We’re nearing the end of the 2011-12 season now. The Oilers have a pair of games left on the schedule and will close out the season on Saturday against the Vancouver Canucks. From a team perspective, there isn’t much left to see; on the individual level there are the usual battles with guys trying to stay with the team or in the league. Jordan Eberle and Ryan Nugent-Hopkins will be putting the final touches on campaigns that have them in the running for the Lady Byng and the Calder, respectively.
The latter point is the one I want to highlight this morning.
Ryan Nugent-Hopkins has had an unreal season. We’ve all seen the splendid videos put together by our friends at Jeanshorts and Baggedmilk – there’s a real hope among Oilers fans that Nugent-Hopkins will win the rookie of the year award, the first of any player to wear Oilers’ colours (Wayne Gretzky having been robbed by some ugly eligibility nonsense).
I don’t think it will be enough. Gabriel Landeskog is having an amazing season in Colorado and has a lot of backers among the media (the guys who are actually voting). If I were voting for the award he would be my choice.
The reason I’d choose Landeskog over Nugent-Hopkins is because the award is given to the player most proficient in his first year of competition. I feel Landeskog’s season-long two-way play trumps Nugent-Hopkins’ offensive ability, particularly given the time missed by the latter. The award is not given to the player projected to have the best career – if that were the criteria, I’d be voting for Nugent-Hopkins.
In fact, if I had to pick one untouchable player on the Edmonton Oilers, that player would be Nugent-Hopkins. It’s not an easy choice – Taylor Hall and Jordan Eberle being the talents they are – but after some skepticism this summer I’m sold on the club’s star centre.
From hockey-reference.com, here is the entire list of rookies aged 18 or 19 to play at least 50 games and record at least 0.5 points-per-game since the year 2000. I’ve taken the liberty of projecting those point totals over an 82-game schedule:
Sidney Crosby, unsurprisingly, sits alone at the top of the list. Right beneath him are four tightly-grouped players with clearance over the rest of the rookies considered here: Patrick Kane, Anze Kopitar, Jonathan Toews, and Ryan Nugent-Hopkins.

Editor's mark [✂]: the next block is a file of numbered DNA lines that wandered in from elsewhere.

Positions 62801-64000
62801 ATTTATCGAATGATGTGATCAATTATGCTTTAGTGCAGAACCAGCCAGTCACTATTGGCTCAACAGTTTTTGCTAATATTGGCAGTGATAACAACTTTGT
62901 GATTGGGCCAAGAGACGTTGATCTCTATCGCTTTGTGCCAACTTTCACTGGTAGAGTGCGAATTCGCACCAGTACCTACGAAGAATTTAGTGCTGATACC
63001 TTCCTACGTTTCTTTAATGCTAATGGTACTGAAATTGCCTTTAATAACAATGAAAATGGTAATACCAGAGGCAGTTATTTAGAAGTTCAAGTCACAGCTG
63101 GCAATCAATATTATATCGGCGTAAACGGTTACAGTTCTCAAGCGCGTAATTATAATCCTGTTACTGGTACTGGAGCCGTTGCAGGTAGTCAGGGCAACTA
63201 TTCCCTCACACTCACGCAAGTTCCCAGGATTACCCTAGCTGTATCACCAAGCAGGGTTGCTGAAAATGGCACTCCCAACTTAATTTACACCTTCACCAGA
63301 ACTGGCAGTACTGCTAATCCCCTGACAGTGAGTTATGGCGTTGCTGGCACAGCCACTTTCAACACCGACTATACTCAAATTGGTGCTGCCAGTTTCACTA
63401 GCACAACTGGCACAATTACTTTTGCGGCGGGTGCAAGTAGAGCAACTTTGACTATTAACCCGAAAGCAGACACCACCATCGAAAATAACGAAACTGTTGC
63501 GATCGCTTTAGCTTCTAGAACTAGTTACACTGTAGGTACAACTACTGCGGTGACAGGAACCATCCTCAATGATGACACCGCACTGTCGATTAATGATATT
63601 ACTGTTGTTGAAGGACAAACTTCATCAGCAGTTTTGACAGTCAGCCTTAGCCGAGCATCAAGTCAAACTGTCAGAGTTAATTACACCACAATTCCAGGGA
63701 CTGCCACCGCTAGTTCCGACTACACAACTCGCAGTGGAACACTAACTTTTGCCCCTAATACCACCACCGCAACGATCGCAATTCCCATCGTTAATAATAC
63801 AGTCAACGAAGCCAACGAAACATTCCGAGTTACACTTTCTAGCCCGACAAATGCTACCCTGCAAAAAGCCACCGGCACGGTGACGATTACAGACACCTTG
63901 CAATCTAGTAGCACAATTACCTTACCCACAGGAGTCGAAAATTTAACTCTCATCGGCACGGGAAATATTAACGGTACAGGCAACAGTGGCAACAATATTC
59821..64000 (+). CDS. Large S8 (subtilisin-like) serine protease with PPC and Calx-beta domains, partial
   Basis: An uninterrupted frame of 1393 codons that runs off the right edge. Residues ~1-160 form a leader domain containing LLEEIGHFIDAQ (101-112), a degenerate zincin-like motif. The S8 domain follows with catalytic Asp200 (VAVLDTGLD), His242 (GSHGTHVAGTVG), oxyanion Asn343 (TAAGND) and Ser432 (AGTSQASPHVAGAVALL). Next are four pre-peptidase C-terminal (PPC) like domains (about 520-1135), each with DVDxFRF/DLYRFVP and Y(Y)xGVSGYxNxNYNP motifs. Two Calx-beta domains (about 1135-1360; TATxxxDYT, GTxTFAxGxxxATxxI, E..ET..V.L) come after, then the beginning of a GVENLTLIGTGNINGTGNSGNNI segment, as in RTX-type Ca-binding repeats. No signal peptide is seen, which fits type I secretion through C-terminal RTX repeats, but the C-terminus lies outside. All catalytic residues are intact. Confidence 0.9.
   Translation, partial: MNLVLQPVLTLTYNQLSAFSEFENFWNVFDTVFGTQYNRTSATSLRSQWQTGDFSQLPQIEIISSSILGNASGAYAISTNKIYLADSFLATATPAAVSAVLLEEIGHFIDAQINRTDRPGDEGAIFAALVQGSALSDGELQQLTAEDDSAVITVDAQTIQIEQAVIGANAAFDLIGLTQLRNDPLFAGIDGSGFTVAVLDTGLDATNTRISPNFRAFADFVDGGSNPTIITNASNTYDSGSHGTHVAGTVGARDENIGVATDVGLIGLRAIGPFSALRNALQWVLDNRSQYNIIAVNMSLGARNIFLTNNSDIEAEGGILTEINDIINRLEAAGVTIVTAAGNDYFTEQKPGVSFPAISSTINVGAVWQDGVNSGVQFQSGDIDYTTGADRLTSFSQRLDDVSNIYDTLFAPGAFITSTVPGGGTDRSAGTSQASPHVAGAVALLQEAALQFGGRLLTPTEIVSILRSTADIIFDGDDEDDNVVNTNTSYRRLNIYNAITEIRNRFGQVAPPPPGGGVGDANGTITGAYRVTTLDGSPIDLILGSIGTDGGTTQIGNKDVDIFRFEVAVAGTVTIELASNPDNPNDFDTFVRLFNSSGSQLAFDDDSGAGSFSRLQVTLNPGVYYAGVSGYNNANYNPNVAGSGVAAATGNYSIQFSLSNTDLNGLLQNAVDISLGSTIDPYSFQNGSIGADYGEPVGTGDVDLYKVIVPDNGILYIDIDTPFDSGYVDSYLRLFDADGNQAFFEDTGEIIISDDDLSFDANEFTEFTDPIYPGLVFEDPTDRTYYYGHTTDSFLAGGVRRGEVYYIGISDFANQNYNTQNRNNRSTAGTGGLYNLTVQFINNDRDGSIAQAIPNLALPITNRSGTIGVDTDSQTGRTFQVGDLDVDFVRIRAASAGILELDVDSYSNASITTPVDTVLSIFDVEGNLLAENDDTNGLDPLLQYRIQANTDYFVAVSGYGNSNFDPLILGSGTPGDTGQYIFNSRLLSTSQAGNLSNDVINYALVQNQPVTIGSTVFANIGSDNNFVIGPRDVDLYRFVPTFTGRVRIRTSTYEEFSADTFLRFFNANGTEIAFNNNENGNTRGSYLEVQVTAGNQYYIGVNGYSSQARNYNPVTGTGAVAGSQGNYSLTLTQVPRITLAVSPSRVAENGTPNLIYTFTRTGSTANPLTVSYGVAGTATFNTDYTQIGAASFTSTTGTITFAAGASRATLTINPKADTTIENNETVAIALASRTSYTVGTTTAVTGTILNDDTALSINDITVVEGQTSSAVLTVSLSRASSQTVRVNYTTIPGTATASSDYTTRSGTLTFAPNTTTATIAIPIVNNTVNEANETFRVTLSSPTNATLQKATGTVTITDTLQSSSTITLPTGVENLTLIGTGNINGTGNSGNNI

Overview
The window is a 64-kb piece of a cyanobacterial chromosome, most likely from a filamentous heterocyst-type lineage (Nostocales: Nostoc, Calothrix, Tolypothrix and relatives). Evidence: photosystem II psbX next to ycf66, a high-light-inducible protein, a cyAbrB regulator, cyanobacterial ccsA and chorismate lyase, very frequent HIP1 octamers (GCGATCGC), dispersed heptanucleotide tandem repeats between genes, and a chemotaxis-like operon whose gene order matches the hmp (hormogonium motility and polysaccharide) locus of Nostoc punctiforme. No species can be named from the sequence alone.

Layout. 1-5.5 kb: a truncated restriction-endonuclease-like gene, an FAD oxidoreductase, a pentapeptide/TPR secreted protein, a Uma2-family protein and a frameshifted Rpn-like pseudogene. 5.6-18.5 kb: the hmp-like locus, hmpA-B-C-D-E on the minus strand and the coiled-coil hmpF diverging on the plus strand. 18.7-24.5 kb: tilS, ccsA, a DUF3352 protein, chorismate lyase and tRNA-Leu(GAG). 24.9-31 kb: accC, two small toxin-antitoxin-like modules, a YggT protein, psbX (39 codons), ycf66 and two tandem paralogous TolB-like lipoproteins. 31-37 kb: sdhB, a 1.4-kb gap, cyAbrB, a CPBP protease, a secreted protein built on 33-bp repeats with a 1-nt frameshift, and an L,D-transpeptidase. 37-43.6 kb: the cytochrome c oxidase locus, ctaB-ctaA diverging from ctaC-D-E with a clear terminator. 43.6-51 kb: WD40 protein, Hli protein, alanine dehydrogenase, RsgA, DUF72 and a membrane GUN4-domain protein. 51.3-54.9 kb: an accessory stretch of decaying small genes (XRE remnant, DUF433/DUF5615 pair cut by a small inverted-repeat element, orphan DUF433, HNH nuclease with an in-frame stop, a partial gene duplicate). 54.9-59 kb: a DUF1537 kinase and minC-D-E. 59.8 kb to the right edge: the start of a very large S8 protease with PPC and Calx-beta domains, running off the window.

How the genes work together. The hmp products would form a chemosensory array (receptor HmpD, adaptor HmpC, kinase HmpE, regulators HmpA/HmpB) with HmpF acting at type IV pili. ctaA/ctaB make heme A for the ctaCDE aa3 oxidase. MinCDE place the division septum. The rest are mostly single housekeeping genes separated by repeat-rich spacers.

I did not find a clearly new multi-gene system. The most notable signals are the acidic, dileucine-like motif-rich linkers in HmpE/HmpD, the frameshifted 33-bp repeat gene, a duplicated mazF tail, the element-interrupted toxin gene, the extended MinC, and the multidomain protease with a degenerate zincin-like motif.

Kane was one of the older eligible players in his draft class – he was 18 years and 11 months old when his rookie year kicked off in 2007-08. Neither Jonathan Toews nor Anze Kopitar played in their first year of eligibility – Toews was 19 years and six months old in his rookie season; Kopitar 19 years and two months. At 18 years and six months old this October, Nugent-Hopkins managed to equal them all at a younger age.
That’s incredibly exciting. Even without adjusting for era effects, Nugent-Hopkins is within a whisper of Joe Sakic’s offense as a rookie – the great centre for the Avs and Nordiques scored at a 73-point pace in his 1988-89 rookie season. Adjust for era effects, and we can start talking about Denis Savard and Steve Yzerman and Ron Francis. Naturally, it’s unfair to compare him to those players, who followed up their rookie seasons with hundreds and hundreds of quality games, but still: 51 points in 60 games in this day and age is a rare feat and likely the harbinger of a special career.
There’s more. Nugent-Hopkins hasn’t been at the same consistent level throughout the season; rather, he’s improved his performance every step of the way. Here is his season divided into thirds and presented with some advanced stats from Vic Ferrari’s timeonice.com:
|Segment||Def. Zone||Off. Zone||ZoneStart||GF||GA||Fenwick%|
|First 20 games||26||69||72.63%||12||9||49.6|
|Second 20 games||57||84||59.57%||11||12||47.7|
|Third 20 games||62||86||58.11%||19||14||50.2|
For the first 20 games, Tom Renney was starting the Nugent-Hopkins line in the offensive zone three-quarters of the time; he’s dialed that back to a more reasonable number (a still favourable ~60%) and added minutes overall. Fenwick is a ratio based on shots and missed shots (e.g. if a player is on the ice for 50 shots and 25 missed shots for, and the same number against, he’d have a ratio of 50.0%) and it correlates very closely to scoring chances. We can see Nugent-Hopkins was right around the break-even line under highly favourable circumstances to start his career, dipped a little as Renney increased his ice-time, and then found break-even again in the final third of the season. Keep in mind that Nugent-Hopkins has only really begun seeing the best opponents in that last third – we aren’t showing Quality of Competition here, but by eye it has slowly escalated as the season as continued on.
The two-way game is coming along, and in terms of pure offense Nugent-Hopkins’ performance as a rookie is ahead of that we saw not just from Jordan Eberle and Taylor Hall, but also what we’ve seen from many of the best of the last decade. It’s all open road from here.